3 Time Management Tips That Are Improving My Productivity

written by Dan Silvestre
Time Management

time management tipsToday, I want to share 3 time management tips I’ve implemented in the last few months that are changing the way I work.

They are the basis of my productivity system. They help me complete my most important work while still having a lot of free time for play and rest. My stress levels have never been lower.

If you’re here to finally empty your to-do list, these time management tips won’t help you. I’m not interested in doing everything. I want to get the right things done and skip the rest. To still have energy after work.

Here’s the truth:

Time management is all about focusing your energy on the most important items.

You see, it’s not the number of things you get done that matters. It’s the importance of them.

When you embrace this mindset shift, you see time management differently. You start to look for ways to simplify your days, rather than adding more complexity.

If that’s what you want, then I can help.

You’ll discover how to:

  • Plan your work so nothing falls through the cracks
  • Have enough time for your most important tasks and projects
  • Model how athletes train for your work so you become a superstar
  • Finish your days happy and with plenty of energy left for your hobbies and family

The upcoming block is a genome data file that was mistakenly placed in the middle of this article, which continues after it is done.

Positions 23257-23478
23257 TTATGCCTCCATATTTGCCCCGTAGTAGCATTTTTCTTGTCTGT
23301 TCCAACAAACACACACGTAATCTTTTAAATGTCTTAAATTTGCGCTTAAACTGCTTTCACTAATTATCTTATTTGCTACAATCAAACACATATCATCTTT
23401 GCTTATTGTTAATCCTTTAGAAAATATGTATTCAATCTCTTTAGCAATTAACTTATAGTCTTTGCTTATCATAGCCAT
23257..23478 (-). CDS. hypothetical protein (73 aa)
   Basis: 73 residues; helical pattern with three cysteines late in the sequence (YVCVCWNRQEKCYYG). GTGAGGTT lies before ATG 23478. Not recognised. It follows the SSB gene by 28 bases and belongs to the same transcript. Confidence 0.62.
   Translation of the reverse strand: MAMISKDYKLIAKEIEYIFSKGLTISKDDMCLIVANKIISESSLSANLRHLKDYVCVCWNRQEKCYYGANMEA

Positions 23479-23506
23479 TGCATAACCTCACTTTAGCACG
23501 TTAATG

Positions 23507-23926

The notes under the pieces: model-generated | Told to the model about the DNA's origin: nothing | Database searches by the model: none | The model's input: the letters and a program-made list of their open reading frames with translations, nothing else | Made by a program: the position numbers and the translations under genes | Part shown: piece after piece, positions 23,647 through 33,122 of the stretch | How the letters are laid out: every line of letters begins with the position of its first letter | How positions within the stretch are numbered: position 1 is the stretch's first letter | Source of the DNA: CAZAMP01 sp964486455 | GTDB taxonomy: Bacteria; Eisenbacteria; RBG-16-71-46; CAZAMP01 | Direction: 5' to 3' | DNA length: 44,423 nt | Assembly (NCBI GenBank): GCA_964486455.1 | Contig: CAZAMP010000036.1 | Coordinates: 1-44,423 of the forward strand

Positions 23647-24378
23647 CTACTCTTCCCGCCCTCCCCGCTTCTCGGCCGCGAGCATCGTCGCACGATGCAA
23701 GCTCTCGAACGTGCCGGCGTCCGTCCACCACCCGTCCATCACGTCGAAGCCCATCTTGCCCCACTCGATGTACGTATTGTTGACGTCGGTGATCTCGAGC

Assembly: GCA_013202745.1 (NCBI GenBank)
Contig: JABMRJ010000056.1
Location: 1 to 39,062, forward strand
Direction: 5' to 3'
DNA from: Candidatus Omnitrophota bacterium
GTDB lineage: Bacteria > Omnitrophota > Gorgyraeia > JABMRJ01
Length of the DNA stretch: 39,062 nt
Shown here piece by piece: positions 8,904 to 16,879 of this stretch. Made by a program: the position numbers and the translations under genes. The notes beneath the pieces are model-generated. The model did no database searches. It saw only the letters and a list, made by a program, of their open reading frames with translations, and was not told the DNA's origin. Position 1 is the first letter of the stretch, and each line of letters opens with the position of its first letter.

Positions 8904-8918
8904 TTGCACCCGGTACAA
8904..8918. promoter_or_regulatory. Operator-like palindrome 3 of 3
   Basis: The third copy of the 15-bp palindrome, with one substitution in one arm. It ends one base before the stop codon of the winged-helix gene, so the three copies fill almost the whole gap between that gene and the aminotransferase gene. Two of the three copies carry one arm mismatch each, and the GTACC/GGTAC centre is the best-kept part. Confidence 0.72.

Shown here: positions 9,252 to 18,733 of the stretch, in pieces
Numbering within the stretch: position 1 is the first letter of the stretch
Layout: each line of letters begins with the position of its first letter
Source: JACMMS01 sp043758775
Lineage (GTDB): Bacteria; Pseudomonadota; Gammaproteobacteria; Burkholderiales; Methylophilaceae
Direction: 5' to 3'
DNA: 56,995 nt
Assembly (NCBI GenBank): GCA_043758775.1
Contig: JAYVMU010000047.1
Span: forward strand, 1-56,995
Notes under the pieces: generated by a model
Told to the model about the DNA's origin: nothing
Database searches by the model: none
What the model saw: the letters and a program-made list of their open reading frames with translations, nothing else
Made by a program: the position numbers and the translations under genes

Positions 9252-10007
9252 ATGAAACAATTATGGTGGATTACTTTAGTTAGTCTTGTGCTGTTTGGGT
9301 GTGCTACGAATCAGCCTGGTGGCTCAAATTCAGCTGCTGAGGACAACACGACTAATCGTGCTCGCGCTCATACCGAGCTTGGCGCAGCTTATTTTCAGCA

Here are my 3 time management tips to make it happen.

#1 Calendar Over To-Do Lists

time management tips calendar

Everything — and I mean absolutely everything — goes into my calendar. I keep it open at all times and set reminders for the most important tasks.

Here’s why:

Everything takes time.

  • Writing a new article for my newsletter​ takes time
  • Meetings with coaching clients take time. Preparing for those meetings and writing notes after also takes time
  • Preparing a time management workshop takes time. So does running the workshop
  • Processing my email and getting to inbox zero​ takes time
  • Personal errands and recreational activities take time

Because everything takes time, everything needs to be on my calendar.

Time is my bottleneck, not motivation. And because I — and you and everyone else — have limited time, I can only do so much.

To be more effective, I need to make time the main resource.

And that’s why working from a to-do list is not effective. Because to-do lists don’t make time the main resource.

But calendars do.

I ​time-block​ my tasks on Monday (see time management tip #2 for more on this). I give myself buffer time between big tasks. And I add breaks as well.

Sometimes, I adjust my day as necessary. The only thing that’s expected is that unexpected things will pop up. That’s ok. I move things around or schedule them for open slots later in the day or week.

No open slots? Then I need to ​prioritize​ again.

Finally, the greatest benefit of working from my calendar? Nothing slips through the cracks. And I can see everything at once with my calendar open.

How to Apply This Time Management Tip

Open up your calendar app. I use the default Calendar app on Mac but any calendar app works.

Start by scheduling time for your biggest projects. These are your big “rocks”. When are you actually going to sit down and work on them? And how much time do you need? Budget accordingly.

Remember to add more time than what you think you need. We are notoriously bad at predicting how long tasks take. We get better with practice so calibrate as you go.

Then, add other tasks you need to do. These are your “pebbles”. Smaller tasks, personal errands, and activities.